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Stretching, a very important part of a runner's life or any other kind of athlete for that matter. By regularly stretching, you avoid muscle strains, pulls or even tears. The truth is that the subject of stretching has changed a bit over the past decade or so. We now know that there is a vast difference between the kind of stretching that athletes should be performing before workouts and after workouts.

Static Stretching is defined by the American Council on Exercise as "a stretch that is performed by moving the joints to place the targeted muscle group in an end-range position and holding that position for up to 30 seconds" and should only be reserved for after the workout has been completed. Although, there seems to be no harm to the muscles to perform static stretches after a warm-up, it is recommended that the static stretching be done properly once the entire workout is completed.

Dynamic Stretching is defined by the American College of Exercise as " a stretch that mimics a movement pattern to used in the upcoming workout or sporting event. An example of an athlete preparing for an event using dynamic stretches would be a track sprinter performing long walking strides that emphasize hip extension while maintaining a posterior pelvic tilt."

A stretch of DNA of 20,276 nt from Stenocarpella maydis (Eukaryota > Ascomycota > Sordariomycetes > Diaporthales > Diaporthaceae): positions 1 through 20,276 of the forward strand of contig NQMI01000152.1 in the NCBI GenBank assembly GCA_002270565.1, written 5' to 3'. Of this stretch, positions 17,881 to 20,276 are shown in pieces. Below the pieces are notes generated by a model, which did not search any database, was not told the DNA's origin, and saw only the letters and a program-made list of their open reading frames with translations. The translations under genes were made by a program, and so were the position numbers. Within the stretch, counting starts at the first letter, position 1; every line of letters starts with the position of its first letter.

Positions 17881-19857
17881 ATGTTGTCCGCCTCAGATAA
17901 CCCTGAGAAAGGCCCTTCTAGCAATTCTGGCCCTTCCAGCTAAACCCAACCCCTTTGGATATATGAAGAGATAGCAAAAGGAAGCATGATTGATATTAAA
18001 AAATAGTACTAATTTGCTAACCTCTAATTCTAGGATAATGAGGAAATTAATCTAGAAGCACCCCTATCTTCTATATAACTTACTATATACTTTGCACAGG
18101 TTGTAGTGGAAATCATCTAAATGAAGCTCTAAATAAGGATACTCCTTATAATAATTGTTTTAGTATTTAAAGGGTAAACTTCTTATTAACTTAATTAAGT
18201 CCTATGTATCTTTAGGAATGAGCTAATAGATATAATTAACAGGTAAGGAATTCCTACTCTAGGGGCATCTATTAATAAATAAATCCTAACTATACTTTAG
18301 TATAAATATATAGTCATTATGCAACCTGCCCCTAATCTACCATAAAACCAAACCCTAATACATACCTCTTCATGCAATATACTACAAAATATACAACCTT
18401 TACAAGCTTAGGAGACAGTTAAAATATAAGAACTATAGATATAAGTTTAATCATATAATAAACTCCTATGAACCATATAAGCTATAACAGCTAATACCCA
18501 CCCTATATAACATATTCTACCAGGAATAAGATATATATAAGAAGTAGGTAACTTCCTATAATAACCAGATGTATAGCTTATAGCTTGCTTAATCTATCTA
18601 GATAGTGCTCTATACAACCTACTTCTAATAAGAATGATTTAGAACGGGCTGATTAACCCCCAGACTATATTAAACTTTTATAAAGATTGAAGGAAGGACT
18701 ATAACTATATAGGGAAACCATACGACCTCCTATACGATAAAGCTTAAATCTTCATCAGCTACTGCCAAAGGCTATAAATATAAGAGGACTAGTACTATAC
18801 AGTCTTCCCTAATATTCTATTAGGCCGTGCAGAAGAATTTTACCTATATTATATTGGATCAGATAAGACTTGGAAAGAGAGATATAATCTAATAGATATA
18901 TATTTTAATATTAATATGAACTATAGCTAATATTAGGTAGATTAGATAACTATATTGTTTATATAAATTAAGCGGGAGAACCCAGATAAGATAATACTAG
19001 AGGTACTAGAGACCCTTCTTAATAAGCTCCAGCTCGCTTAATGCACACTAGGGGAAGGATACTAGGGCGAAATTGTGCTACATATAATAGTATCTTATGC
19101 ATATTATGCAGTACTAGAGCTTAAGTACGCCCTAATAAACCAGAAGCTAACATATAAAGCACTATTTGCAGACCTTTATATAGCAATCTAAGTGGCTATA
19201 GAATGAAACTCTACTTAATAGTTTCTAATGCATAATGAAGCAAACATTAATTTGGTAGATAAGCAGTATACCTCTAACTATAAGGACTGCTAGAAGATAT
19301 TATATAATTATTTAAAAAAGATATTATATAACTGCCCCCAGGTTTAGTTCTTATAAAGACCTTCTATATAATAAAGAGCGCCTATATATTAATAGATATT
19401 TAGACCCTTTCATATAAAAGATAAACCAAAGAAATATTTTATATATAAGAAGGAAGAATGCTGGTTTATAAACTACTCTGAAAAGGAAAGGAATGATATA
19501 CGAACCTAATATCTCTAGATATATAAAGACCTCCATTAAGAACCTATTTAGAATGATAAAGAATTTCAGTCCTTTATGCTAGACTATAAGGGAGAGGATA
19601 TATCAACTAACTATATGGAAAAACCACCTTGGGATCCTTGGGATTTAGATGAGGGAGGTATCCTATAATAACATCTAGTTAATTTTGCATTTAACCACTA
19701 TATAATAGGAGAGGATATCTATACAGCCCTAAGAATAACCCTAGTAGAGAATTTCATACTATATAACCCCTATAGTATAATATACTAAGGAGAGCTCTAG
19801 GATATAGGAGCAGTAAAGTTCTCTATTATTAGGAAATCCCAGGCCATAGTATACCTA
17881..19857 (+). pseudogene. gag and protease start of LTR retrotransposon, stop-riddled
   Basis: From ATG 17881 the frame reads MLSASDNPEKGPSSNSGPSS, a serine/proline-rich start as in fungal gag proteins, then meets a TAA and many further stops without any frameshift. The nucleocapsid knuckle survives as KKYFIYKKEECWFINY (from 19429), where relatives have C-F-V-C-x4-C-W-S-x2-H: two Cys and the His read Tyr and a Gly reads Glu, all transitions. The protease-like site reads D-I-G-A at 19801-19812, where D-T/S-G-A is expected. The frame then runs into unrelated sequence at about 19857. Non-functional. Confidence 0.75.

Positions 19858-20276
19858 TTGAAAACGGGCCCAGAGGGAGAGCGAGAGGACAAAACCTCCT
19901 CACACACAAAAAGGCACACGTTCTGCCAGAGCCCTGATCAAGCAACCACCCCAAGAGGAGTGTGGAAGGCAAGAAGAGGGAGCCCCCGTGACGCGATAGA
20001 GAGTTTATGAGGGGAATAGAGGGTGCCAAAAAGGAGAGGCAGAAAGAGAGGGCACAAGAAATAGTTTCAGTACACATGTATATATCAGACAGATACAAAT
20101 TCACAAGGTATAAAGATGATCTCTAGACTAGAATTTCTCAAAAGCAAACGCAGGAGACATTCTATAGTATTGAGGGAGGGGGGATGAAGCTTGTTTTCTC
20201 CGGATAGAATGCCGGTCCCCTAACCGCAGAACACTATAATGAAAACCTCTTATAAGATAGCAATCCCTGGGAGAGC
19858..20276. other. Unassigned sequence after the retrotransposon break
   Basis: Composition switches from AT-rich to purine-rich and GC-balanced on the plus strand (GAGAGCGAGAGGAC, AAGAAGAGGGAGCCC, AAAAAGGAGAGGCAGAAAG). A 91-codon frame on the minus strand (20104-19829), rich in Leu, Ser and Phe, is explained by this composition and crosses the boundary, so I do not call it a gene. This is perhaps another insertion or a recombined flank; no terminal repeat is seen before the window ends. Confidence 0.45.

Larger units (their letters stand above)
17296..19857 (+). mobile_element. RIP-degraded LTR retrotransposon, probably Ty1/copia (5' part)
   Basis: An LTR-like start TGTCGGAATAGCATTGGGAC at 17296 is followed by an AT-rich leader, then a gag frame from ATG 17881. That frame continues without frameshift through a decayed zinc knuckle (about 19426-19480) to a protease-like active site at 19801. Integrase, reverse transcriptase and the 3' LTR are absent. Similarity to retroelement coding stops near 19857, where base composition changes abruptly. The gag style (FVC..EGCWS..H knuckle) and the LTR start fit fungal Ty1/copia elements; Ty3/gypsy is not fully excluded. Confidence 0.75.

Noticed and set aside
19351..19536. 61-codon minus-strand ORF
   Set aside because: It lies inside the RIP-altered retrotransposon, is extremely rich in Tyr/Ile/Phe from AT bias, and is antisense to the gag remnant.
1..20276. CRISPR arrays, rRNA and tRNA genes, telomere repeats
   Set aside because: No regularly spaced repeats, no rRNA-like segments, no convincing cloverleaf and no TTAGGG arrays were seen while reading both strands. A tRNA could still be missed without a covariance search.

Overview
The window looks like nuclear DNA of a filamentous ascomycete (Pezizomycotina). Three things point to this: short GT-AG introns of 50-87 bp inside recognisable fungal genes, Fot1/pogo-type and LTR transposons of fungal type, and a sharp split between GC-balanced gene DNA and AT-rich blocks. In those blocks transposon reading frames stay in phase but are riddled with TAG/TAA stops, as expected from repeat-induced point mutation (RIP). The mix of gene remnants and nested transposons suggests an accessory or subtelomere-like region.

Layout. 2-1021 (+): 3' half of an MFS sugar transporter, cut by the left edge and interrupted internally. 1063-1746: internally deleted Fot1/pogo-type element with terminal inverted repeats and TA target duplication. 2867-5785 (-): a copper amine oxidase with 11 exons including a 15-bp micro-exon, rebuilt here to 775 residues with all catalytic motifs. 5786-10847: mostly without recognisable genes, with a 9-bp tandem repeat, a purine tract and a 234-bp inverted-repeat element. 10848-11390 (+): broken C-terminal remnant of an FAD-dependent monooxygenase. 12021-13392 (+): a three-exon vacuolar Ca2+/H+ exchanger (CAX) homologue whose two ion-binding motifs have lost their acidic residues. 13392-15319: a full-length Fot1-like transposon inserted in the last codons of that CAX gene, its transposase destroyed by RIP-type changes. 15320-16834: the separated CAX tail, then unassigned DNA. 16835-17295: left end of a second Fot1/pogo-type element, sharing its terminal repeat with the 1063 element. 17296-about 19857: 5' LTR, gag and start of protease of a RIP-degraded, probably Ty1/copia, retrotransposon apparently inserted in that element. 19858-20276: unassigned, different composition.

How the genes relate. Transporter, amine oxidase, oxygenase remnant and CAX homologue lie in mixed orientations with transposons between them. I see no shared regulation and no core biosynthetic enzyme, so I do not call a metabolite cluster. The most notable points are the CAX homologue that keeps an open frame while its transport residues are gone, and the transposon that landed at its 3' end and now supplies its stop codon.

Temporary deformation is a principle that refers to Tissue Elasticity which is the mechanical property that allows a tissue to return to its original shape or size when an applied force is removed and dynamic stretching is an example of this principle. While dynamic stretching does not cause a permanent improvement to tissue extensibility, these stretching techniques activate neuromuscular patterns in preparation for the activity.

On the other hand, Permanent deformation or strain is a principle that refers to the difference or deformity between the original resting length, after being stretched beyond its elastic limit. This new state of permanent elongation is also called a plastic stretch. Static stretching is an example of this principle as it improves extensibility because the tissue deformation remains even after the tension is removed.

The more you perform static stretching, the more flexible your muscles become over time and therefore limit the possibility of injury.

Keep Running (and stretching).


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